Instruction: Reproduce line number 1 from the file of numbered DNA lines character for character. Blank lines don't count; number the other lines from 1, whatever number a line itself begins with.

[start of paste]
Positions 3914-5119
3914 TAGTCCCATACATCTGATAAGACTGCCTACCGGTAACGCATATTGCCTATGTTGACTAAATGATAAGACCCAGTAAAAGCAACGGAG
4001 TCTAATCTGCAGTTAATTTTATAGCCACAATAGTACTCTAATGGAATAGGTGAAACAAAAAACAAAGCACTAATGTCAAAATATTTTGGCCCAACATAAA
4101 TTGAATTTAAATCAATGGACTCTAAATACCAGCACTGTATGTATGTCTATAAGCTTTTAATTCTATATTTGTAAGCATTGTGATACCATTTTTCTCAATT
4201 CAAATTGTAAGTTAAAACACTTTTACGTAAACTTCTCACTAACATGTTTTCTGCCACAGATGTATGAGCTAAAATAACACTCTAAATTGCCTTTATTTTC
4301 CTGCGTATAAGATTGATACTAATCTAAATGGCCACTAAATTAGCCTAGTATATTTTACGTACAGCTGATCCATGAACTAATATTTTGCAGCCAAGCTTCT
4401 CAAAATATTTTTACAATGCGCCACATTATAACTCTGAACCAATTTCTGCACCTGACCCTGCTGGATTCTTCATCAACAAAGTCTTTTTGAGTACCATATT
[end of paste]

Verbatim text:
Positions 3914-5119